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Petition Tag - exoneration
Marcus Mosiah Garvey (1887 – 1940). New Thinker, Writer, Publisher, Entrepreneur and Pan Africanist was Jamaican by birth but belongs to the Black Diaspora. Slain, civil rights leader Dr. Martin Luther King and Kwame Nkrumah, former president of Ghana are some of the many change agents who respected Garvey for his courage.
Like Garvey before them, both leaders also fought for the enfranchisement of the Black Diaspora. If he were of another race, Garvey, by today’s standards would easily be honored a genius, a man before his time.
In 1914 Garvey founded the Universal Negro Improvement Association (UNIA). His goal was to unite all people of Black ancestry. To date, the UNIA holds the record for being the largest Black organization in the world. It was the precursor to the modern American civil rights movement. At the height of his career, Marcus Garvey established numerous projects to benefit and educate Blacks, among them the: Negro World newspaper; the Black Star Line shipping company; the Negro Factories Corporation; and the Liberia Colonization Plan. His creation of the Black Star Line to foster trade by and between Blacks around the world was revolutionary. Some of his feats have yet to be duplicated. More than 80 years later, there is still no black shipping company listed on the American stock exchange.
At a time when lynchings were popular in the American south, Garvey’s high profile conferences and writings were inspirational to Blacks around the world. But his speeches about Black liberation were deemed incendiary by the authorities and he became a constant target of governments on both sides of the Atlantic. The US Federal government, under the leadership of J. Edgar Hoover, mounted a campaign to undermine Garvey and destabilize the powerful movement. As head of the FBI, Hoover had previously admitted to having difficulty finding a legal reason to silence Garvey. Eventually the FBI succeeded by taking advantage of dissension among the upper ranks of the UNIA. During this effort, Garvey survived an assassination attempt and was subsequently indicted and sentenced for mail fraud despite the evidence being circumstantial. He was imprisoned in 1925 but public outcry continued after his incarceration. When 9 jurors who had previously convicted Garvey signed an affidavit for commutation, President Calvin Coolidge commuted his sentence. But that did not prevent his deportation in 1927.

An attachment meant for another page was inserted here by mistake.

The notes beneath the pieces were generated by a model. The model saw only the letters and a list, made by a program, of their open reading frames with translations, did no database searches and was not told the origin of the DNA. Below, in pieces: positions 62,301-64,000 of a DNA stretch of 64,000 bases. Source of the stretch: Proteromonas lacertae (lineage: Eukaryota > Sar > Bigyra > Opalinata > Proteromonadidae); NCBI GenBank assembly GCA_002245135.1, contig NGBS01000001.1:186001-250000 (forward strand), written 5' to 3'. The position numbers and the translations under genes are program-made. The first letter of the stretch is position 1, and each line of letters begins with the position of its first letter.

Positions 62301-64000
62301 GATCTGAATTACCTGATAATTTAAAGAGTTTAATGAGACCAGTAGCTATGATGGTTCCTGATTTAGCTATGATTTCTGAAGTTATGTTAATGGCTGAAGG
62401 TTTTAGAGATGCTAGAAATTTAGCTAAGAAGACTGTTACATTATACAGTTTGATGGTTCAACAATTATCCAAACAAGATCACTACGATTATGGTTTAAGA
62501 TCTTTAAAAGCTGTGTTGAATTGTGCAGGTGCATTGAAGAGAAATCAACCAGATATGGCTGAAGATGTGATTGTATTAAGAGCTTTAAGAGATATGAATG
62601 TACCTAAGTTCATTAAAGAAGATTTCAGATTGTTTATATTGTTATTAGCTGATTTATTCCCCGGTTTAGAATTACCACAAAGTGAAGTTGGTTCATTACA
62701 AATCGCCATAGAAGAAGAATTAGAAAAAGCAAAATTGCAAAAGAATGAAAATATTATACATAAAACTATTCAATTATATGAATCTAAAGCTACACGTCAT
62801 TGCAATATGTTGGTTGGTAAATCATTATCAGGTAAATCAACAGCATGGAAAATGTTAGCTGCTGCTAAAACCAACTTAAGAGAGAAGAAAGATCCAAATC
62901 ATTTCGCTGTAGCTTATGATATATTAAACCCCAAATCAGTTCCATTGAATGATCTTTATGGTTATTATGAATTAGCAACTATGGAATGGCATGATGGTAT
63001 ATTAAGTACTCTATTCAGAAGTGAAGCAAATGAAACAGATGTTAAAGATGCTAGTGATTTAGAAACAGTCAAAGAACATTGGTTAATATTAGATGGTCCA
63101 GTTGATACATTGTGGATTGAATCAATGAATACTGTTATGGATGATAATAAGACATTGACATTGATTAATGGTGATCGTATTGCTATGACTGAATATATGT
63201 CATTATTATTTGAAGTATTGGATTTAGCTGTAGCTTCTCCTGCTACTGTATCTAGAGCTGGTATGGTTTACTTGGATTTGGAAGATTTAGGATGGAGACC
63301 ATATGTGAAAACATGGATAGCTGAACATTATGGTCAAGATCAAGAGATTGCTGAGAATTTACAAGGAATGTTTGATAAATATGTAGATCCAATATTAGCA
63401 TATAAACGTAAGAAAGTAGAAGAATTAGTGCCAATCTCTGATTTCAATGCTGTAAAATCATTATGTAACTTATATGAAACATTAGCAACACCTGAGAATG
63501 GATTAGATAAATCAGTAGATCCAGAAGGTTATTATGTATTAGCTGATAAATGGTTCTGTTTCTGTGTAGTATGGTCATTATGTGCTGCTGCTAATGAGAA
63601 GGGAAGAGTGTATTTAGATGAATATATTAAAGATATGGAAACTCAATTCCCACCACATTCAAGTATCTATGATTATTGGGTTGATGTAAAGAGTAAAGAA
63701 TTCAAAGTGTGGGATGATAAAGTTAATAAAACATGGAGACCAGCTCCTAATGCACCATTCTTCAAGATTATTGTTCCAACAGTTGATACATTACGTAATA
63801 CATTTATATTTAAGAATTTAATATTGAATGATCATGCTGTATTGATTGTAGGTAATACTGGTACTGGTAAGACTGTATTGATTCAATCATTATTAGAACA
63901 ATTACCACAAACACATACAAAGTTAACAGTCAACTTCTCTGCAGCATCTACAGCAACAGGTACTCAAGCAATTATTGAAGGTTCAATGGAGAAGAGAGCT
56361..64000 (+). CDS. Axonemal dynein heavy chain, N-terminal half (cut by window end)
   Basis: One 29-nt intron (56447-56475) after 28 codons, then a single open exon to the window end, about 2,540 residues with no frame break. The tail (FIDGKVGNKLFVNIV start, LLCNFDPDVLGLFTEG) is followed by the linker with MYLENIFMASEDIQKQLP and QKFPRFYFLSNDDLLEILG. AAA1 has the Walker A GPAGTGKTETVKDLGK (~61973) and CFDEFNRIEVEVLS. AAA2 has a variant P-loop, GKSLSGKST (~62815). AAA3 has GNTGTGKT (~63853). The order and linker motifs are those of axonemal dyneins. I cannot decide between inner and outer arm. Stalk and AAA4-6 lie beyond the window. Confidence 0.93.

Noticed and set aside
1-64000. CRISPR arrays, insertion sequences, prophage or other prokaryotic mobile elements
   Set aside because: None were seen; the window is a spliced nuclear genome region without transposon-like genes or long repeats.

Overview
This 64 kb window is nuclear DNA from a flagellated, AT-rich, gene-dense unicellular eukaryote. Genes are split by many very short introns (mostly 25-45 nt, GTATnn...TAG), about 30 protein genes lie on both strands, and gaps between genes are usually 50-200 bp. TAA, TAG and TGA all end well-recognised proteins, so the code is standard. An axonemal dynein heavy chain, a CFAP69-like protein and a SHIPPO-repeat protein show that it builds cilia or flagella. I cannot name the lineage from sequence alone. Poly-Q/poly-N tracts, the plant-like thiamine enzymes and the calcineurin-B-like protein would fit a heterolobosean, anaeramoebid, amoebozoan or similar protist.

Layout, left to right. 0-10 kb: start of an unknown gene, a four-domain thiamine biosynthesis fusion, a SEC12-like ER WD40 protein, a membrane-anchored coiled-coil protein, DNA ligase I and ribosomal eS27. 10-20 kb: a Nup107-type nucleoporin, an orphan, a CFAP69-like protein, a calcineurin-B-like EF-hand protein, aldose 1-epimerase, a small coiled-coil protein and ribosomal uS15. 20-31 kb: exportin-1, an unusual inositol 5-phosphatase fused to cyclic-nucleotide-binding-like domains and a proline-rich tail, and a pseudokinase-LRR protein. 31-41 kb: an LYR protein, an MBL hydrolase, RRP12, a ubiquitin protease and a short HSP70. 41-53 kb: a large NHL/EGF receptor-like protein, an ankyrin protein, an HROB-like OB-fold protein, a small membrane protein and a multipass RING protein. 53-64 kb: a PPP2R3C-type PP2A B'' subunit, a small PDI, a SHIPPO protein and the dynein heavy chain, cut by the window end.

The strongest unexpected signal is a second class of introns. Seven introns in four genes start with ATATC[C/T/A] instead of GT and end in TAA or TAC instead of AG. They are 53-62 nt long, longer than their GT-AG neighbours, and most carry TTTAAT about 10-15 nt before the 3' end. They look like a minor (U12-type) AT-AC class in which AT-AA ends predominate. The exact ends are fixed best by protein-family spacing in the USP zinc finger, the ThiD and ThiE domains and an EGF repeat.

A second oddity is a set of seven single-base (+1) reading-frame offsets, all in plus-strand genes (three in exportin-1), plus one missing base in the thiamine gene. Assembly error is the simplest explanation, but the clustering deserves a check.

Under the Freedom of Information Act, Professor Robert Hill of the University of California and editor of the massive 12-volume Marcus Garvey Papers project has since uncovered evidence in old FBI documents, including memos from J. Edgar Hoover himself, supporting the argument that the trial and imprisonment of Garvey were politically motivated.
Marcus Garvey is the first national hero of Jamaica. Around the world memorials have been erected in his honor and schools and colleges named after him. Since the 1980s US Congressman Charles Rangel has advocated on behalf of US citizens for Garvey’s exoneration. On February 10, 2009, he again submitted H. Conn. RES. 44 to the House of Representatives requesting the exoneration of Marcus Garvey.